Wednesday, January 10, 2007

Islam & Technological Progress

On one occasion while speaking to some young people about technology and about the information revolution that we are presently experiencing, a member of my audience surprised me with a question. He said: “Are these physical, technical, industrial, and other worldly sciences really necessary in Islam? Does the study of such things draw us closer to Allah?”

The way he asked the question told me that he had already had his mind made up about the answer. He was already convinced that these were worldly sciences that take a person away from Allah and from success in the Hereafter.

This attitude is one of the most glaring reasons why the Muslim world suffers from technological backwardness. The idea that knowledge should be restricted to a number of specialized religious disciplines and should focus on a specific set of highly particular issues, is an idea that runs contrary to the very spirit of Islam. The first word revealed to the Prophet (peace be upon him) was “Read!” This is a mighty command. It tells a people who are up to their chins in a spiritual and worldly quagmire to pull themselves up to a level where they will be fit to be Allah’s vicegerents on Earth and take up the task of developing their world. This is a daunting task that requires knowledge, strength, industry, love and faith to carry out.

This command to read addresses our minds. It stresses to us the importance of knowledge. How wondrous it is that the first word of the Qur’ân to be revealed was the command to “Read!” How equally startling it is that the Muslims are the people farthest removed from reading. All the studies and surveys that have been conducted on global literacy show that the Muslims have the highest degree of illiteracy in the world. As for those who can read, the general scope and depth of their reading is the poorest.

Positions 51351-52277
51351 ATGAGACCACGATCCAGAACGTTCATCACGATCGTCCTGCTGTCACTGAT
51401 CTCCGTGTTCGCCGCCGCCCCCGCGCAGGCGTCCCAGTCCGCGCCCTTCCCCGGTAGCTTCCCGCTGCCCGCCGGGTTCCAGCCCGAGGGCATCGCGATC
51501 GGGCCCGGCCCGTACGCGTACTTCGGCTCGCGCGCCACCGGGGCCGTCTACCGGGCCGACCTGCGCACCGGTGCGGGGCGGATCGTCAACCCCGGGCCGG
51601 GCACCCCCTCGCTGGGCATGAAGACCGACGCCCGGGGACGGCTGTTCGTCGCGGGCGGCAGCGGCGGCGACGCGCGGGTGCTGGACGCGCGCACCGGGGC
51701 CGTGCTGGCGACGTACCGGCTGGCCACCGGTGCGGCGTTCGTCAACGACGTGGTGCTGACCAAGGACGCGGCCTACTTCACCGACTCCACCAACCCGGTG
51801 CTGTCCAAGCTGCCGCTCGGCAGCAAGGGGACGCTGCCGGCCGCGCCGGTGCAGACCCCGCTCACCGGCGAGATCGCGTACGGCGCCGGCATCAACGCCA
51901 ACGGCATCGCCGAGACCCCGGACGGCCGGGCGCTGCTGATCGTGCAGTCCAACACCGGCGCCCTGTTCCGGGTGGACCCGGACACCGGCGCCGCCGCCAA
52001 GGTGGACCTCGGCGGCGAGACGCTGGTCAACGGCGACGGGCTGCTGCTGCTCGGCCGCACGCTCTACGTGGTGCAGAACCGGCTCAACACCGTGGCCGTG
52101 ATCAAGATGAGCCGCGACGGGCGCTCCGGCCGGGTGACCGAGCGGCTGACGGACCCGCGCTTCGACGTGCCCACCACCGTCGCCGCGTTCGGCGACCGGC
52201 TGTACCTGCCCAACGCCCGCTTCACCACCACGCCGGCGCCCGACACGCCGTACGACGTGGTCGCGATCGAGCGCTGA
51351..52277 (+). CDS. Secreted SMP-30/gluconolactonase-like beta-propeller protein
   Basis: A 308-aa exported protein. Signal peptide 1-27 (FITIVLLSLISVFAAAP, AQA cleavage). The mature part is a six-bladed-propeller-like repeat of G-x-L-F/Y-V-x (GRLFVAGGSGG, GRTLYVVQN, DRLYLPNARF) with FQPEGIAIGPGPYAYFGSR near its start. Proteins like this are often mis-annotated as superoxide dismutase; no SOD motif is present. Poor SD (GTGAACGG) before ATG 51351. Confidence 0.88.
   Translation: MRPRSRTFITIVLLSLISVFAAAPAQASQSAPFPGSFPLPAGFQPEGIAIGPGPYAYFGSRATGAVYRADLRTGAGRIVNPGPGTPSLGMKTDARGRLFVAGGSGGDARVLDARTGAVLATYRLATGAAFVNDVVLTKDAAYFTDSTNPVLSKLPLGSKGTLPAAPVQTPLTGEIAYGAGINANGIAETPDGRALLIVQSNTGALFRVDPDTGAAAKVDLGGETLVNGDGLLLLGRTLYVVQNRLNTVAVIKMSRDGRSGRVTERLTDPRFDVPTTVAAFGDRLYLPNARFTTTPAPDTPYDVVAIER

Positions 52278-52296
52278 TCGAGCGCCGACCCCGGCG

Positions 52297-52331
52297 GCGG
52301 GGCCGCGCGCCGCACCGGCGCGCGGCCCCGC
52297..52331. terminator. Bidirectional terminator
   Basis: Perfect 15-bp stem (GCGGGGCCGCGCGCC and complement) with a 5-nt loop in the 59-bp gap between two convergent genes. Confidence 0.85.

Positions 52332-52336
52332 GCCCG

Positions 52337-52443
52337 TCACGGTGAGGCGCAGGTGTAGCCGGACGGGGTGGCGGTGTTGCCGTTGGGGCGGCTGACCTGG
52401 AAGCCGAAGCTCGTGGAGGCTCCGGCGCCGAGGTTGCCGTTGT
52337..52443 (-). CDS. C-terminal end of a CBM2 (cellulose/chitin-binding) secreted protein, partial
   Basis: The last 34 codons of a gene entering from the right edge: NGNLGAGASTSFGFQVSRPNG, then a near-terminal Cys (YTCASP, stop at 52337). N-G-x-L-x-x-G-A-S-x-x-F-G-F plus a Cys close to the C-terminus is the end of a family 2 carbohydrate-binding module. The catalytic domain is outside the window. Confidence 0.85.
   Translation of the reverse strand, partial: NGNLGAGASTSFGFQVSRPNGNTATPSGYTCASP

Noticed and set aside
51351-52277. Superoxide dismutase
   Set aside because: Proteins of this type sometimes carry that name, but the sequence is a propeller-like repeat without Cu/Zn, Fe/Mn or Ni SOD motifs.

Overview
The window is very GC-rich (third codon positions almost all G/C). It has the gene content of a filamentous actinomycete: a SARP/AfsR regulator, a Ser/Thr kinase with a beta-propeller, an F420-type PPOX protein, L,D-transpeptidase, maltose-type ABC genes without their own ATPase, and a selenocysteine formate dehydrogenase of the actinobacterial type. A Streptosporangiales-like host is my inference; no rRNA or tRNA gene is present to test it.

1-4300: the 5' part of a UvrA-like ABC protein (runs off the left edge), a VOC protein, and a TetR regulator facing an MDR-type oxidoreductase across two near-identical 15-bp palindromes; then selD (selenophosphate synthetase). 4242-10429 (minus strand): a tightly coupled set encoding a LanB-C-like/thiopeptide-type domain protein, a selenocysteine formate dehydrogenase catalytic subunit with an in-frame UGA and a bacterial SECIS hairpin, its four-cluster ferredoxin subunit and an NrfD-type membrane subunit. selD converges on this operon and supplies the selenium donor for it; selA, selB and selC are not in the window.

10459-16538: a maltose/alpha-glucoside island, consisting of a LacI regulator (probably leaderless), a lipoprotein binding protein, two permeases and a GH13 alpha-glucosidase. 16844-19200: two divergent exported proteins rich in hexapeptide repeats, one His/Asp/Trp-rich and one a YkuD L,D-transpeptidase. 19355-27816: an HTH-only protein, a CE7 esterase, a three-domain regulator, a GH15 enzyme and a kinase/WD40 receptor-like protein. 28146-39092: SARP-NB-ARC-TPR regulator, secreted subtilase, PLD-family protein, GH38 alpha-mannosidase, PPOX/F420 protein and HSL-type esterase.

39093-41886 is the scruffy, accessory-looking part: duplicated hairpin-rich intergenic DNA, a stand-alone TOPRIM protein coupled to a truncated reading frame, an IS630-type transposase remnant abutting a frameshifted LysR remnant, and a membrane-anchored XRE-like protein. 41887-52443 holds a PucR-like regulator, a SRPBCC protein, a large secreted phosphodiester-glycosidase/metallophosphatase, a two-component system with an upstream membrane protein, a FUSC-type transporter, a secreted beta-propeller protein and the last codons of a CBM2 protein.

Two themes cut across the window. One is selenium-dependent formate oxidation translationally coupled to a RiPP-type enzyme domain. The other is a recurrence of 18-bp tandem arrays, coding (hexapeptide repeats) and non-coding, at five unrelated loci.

This culture of undervaluing the sciences and regarding them as contrary to the Islamic spirit is the reason why Muslims civilization is lagging so far behind the rest of the world today in science, technology and manufacturing.

Allah says: “Do you not see that Allah sends down water from the cloud, then We bring forth therewith fruits of various colors; and in the mountains are streaks, white and red, of various hues and (others) intensely black? And of men and beasts and cattle, in like manner, diverse hues? Of His servants, only those who possess knowledge fear Allah; surely Allah is Mighty, Forgiving.” [Sûrah Fâtir: 27-28]

These verses refers to subjects like the patterns of rain, the fruit with their various colors, the types of mountains, the various species of animals, and the variations that exist among human beings. These verses tell us in the clearest possible language that people can have, by virtue of such knowledge, a means to attain greater faith in Allah and an enhanced awareness of His greatness and might. From where, then, do people come with the idea that knowledge of the physical world has no possibility of bringing one closer to Allah? If we look carefully at these verses, we can see that they refer to the topics of almost every science of the past and present – from astronomy and geology to zoology, botany and anthropology. Sciences like these are the “raw materials” from which technological advances are made.

When we consider the importance that the Qur’ân gives these sciences, it is bewildering to find that contemporary Muslim societies are the farthest removed of all the world’s civilizations from the atmosphere of technological competitiveness. Though we possess a rich heritage that affords us every reason and every means to develop our civilization, we are regrettably the least prepared of all the world’s peoples for boarding the train of progress that is moving forward at an ever-increasing pace and that waits for no one.

Islam has a highly favorable attitude to knowledge and to all forms of scientific enquiry. The Qur’ân is very clear in its encouragement for learning. At the same time, it encourages our reading and our contemplation to be supported by Allah’s remembrance, so that we will be able to steer clear of moral and material deviance, which can result from human weakness and a tendency to pursue vested interests and vain personal desires.

The question that we must ask with urgency is this: Why are today’s Muslims so far removed from scientific and technological pursuits? Why are they not receiving the encouragement that is found in the Qur’ân and Sunnah for creativity, productivity, and the development of society?